Tuesday, June 14, 2016

Great Time


We had signed up for a really cool program called the "Little Naturalist" at a local park and I was excited about bringing the kids. They planned a short lesson, a nature walk to find a specific bird and then an art project. When I called to sign-up, however, they seemed less than welcoming. 

"You do know that the program is for preschoolers. You have a two year old and a seven year old that don't fit in those parameters." 
I took a deep breath, tried to be patient and said, "Yes, but I'm sure they would enjoy it. I'm not worried about it." But she wasn't quite ready to let it go.
"Are you sure you're going to be able to control all three children? Maybe you could bring someone to help you."
Control my children? Was she serious? "Ummm...I will control them as much as it's possible to control three children. I don't need help. I'm with them every day."
She paused for a moment, deciding whether or not to push this further. "If other children in the proper age group sign up, I will have to bump your seven year old's spot."
"Fine. That's fine. Just call if you do."
I hung up feeling very put off. Should I even go? Yes, I decided, we should. Forget her negativity - This is something my kids would love.

I unbuckled my daughter and told them that they needed to be good listeners. I told them it was important to follow directions then set them loose on the playground near the nature center. Just as the class was about to begin, I corralled them to the pavilion. The boys sat down to listen but my daughter wasn't too interested. "Snack?" she asked. "Me, eat?"

I, of course, had left the snacks in the car. "Sure, babe. Let's go. Boys, I'll be right back," I whispered.
We trekked to the car and back to the pavilion to have a snack. But then all the kids wanted a snack. Every preschooler perked up at the sight of string cheese and began interrupting the teacher. "Can I have a snack?" And "I'm hungry too!" I mouthed an apology as I scooped up my daughter.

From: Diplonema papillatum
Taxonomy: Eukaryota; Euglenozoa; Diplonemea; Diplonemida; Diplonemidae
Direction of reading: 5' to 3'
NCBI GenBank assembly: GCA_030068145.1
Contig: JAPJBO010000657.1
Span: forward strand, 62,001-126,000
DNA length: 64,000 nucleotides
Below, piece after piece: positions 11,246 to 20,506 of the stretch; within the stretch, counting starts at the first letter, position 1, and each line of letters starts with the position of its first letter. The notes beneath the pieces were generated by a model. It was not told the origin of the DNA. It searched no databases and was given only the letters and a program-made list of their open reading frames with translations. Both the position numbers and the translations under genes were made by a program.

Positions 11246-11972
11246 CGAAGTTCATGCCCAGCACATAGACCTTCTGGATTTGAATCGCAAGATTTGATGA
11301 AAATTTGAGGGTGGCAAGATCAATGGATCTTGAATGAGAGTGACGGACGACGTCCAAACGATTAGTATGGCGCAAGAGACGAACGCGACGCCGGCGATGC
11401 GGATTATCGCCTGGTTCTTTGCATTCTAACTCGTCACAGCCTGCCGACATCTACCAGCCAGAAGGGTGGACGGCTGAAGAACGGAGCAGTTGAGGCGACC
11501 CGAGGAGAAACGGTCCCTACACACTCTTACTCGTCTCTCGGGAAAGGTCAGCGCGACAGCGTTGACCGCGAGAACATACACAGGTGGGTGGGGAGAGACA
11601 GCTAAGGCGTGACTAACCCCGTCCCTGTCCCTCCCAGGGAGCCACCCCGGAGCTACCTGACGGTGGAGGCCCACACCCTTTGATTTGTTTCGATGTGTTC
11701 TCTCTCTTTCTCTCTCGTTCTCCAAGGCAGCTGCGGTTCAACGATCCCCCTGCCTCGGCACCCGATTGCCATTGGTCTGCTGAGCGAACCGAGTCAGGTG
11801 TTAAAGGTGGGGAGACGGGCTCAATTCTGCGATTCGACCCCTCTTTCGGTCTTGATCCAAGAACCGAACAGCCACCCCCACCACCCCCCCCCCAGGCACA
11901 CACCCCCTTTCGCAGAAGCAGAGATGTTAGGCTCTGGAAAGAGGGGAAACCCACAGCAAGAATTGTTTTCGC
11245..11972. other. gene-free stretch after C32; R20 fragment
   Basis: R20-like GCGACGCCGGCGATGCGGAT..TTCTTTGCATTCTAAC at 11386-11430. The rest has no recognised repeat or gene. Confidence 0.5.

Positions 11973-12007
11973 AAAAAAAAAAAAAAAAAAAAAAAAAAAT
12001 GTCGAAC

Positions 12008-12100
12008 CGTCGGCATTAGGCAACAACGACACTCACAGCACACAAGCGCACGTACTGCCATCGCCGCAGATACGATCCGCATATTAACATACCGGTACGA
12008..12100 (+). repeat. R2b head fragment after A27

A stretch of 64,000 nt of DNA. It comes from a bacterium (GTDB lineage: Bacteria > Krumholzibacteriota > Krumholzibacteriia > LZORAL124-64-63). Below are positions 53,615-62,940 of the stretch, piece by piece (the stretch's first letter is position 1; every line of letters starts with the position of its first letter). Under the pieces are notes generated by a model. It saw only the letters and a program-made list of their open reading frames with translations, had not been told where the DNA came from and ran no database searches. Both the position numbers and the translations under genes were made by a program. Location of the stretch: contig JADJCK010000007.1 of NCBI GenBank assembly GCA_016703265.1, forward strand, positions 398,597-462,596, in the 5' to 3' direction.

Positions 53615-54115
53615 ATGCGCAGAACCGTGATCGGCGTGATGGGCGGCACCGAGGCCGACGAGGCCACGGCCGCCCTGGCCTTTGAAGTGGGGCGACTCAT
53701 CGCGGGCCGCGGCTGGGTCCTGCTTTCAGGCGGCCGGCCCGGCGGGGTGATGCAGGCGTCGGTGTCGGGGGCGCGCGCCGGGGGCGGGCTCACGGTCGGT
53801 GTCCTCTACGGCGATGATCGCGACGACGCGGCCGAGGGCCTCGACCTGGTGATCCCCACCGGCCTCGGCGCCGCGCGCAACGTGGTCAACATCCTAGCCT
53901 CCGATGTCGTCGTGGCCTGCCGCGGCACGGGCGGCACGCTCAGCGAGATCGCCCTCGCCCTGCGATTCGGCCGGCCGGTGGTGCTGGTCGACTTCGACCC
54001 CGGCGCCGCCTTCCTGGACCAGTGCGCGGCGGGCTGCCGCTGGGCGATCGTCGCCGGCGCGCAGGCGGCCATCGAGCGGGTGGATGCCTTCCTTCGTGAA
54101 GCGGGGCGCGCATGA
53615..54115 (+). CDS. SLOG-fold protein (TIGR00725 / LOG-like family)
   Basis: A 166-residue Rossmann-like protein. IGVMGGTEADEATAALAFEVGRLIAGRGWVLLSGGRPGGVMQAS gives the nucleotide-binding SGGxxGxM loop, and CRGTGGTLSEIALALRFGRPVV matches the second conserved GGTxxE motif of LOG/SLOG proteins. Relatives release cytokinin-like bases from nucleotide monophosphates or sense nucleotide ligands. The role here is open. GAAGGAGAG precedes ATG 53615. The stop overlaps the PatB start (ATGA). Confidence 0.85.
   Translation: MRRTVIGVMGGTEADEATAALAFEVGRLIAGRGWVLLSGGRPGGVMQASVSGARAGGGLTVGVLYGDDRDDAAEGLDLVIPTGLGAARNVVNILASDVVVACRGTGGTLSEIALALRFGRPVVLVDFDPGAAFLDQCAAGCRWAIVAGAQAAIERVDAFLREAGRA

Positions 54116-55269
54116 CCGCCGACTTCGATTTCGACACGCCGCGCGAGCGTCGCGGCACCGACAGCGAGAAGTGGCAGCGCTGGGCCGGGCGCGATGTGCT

"Pee pee now!" My little girl announced, dropping her string cheese and clutching her privates. 
"Okay! Okay baby. Let's go!" We hiked to the bathrooms and, thankfully, she made it. But as we made our exit, I realized the kids were no longer in the pavilion.
I spotted my four year old tailing the group and hustled to meet up with them. "He was really worried that you wouldn't come back," one mom confided in me. Great.
"Buddy, I will always come back. Let's go find the scrub jays!" The boys held my hands to be sure I meant it and my daughter begged to be held. "I can't, love. Let's just walk a little bit, okay?!" I heard my voice taking on that high pitch quality that only comes out when things get stressful.
"Mommy! Wait! I can't keep my shoes on!" my four year old yelled. He struggled to put his new flip flops back on and I muttered under my breath about letting him wear these shoes. Poor kid can't walk ten feet in them without them falling off. 
"Just go barefoot, honey. You'll be okay on the sandy trail."
"Umm, I would be careful," said yet another helpful mom. "There are lots of prickly patches of grass on this trail." Great.

Finally, we made it to the end of our adventure. We came in covered in sweat and 100 yards behind everybody else but we had found two scrub jays and a gopher tortoise. My oldest had taken countless pictures and he was breathless in his excitement. "Great time," my daughter said quietly as we rounded the corner to the pavilion. "What did you say, love?" I asked her, thinking I had heard her incorrectly.

"Me...Great time. Tanks, Mommy." She wrapped me in a hug and suddenly the experience was reframed. It didn't matter if the organizer thought I couldn't "control" my children. It didn't matter what the other mothers thought of me. What mattered was that my kids had a great time. We had made a memory together, even if it was filled with craziness. It's something to look back on and laugh about together. It was an opportunity to learn something new.

If there is someone in your life that is questioning your decisions or making your feel insecure about your abilities, throw their words away. Embrace what is important to you and what you know God is calling you to do. Their opinions are just that - opinions. They do not define you. So go on, get out there and have a "great time" today. 

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